"Our operation now has a double positive effect," Mahon says. "We obviously improve the quality of life of the kids and the caregivers at the orphanage, and we put food on the table for 20 to 25 guys who otherwise aren't working in Haiti right now."
Mahon says the biggest difference between orphanages in the U.S. and Haiti is that relatively few Haitian children actually are adopted.
"There are an estimated 350,000 orphans in Haiti," he said. "Before the earthquake, in 2009, less than 2,000 children were adopted. That's why there is such a great need for outside help. While billions of dollars go in to repair the infrastructure and million dollar building contracts, we are afraid that the orphanages are going to be the last in line."
Mahon actually chose the first orphanage because of a personal connection his family made there three years ago. That's when they learned of a young Haitian girl named Melissa who had arthrogryposis and was abandoned by her birth mother.
Mahon describes Melissa as a bubbly young girl who had a perfectly functioning brain and personality — she just couldn't use her legs. But she quickly learned to crawl around on her hands, and she made friends with the 18 or 20 children in the orphanage.
Mahon's sister, Lory Eger of Grosse Pointe, who works through an international healing charity, found out about Melissa and raised funding to have her brought to the United States on a medical visa to have her legs operated on and put in braces. She went through intensive physical therapy.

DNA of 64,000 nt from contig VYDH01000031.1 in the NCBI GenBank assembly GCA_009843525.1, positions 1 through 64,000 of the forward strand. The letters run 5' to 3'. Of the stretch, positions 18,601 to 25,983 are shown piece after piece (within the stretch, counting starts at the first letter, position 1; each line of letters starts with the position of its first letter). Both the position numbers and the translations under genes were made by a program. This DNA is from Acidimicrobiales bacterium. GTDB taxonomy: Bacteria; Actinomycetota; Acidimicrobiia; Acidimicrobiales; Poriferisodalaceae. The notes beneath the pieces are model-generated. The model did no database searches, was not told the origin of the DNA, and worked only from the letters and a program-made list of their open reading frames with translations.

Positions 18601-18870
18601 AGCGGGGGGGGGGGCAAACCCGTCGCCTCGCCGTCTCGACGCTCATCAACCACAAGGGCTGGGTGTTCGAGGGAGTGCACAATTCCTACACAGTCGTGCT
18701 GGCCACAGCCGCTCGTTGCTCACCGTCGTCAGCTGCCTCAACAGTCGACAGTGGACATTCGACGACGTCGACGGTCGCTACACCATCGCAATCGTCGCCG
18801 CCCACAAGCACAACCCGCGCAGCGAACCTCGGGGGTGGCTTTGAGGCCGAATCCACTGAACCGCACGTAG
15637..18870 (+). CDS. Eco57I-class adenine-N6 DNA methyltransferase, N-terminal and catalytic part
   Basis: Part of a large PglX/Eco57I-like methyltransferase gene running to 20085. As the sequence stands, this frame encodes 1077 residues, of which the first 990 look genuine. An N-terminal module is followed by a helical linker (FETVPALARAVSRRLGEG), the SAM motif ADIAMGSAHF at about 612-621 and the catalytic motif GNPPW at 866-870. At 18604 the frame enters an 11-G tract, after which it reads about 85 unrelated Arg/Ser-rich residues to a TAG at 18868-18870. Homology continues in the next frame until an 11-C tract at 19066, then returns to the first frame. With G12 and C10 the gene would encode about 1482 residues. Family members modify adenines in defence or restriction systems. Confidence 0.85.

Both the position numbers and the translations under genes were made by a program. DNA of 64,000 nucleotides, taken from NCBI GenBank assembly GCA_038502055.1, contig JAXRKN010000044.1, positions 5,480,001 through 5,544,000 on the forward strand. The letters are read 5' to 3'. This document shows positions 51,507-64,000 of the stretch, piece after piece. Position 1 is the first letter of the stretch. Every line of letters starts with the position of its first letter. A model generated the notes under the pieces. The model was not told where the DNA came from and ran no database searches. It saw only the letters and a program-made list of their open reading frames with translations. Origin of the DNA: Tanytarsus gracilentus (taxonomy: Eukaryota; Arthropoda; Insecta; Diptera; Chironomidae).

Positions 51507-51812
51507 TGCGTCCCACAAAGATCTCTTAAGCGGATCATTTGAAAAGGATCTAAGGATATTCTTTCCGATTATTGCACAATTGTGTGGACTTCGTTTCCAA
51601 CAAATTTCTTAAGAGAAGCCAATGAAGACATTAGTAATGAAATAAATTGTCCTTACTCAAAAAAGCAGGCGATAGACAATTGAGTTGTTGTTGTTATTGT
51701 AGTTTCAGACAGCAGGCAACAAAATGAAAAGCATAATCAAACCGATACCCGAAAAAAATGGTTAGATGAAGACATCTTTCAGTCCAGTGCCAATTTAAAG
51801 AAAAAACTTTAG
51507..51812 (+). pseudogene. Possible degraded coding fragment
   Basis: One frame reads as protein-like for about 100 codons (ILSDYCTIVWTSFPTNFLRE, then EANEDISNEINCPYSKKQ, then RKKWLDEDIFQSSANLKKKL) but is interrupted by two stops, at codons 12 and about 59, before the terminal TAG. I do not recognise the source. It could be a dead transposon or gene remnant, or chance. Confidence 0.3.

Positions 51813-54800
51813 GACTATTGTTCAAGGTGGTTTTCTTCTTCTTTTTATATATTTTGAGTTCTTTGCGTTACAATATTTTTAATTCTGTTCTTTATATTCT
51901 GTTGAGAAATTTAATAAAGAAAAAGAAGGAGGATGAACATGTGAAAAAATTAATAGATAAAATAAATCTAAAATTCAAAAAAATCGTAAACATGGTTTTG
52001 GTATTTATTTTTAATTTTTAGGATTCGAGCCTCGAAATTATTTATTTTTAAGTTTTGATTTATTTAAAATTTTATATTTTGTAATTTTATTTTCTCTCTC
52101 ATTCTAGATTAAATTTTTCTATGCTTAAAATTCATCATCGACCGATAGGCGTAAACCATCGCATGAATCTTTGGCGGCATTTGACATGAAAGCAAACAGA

Melissa since has been adopted by Eger. Now 7 years old, the family is happy to report that Melissa just recently took her first steps. And now the orphanage, which Mahon just finished renovating, is officially called Melissa's Hope Orphanage.
"It's unbelievable," Eger says of what her brother is doing in Haiti. "It means a lot to us because you obviously can't go back and help all the children, but for the kids who have to stay there he's really making a difference."
Mahon says he's raising funds for the next five prospective renovation projects. Those range in cost from $5,000 to $10,000.
"We know that for $5,000 we can do a basic renovation to an orphanage," he says. "Which is basically we're going to go in, sanitize the entire orphanage, replace sinks and toilets, fresh paint inside and out, and the rest of it really comes down to space management, creating proper storage solutions, taking a look at rooms and saying: Are we really using this room to the best functional ability?"
For $10,000, more extensive work can be done. That includes adding features like independent power, such as a generator, or installing a satellite dish for Internet access, giving the orphanage a better connection to the outside world.
Mahon and his partner also are introducing sustainable green building techniques to the orphanage renovation process because that's what they do. Mahon's building company is one of the four local firms showcasing LEED Platinum homes in the upcoming Ann Arbor Green Homes Tour being held in conjunction with the mayor's Green Fair the weekend of June 11-13. The home tour is going to contribute all proceeds to three builder charities, one of which is the Haiti Orphan Rescue Program.
Already after his first renovation project in Haiti, Mahon, who talks passionately about his work, has an album filled with pictures and lots of stories to share of the children and orphanage workers.
"It's very personal. It's not just show up, do the makeover, and leave," he says. "They become our friends."
Ryan J. Stanton covers government for AnnArbor.com. Reach him at email@example.com or 734-623-2529.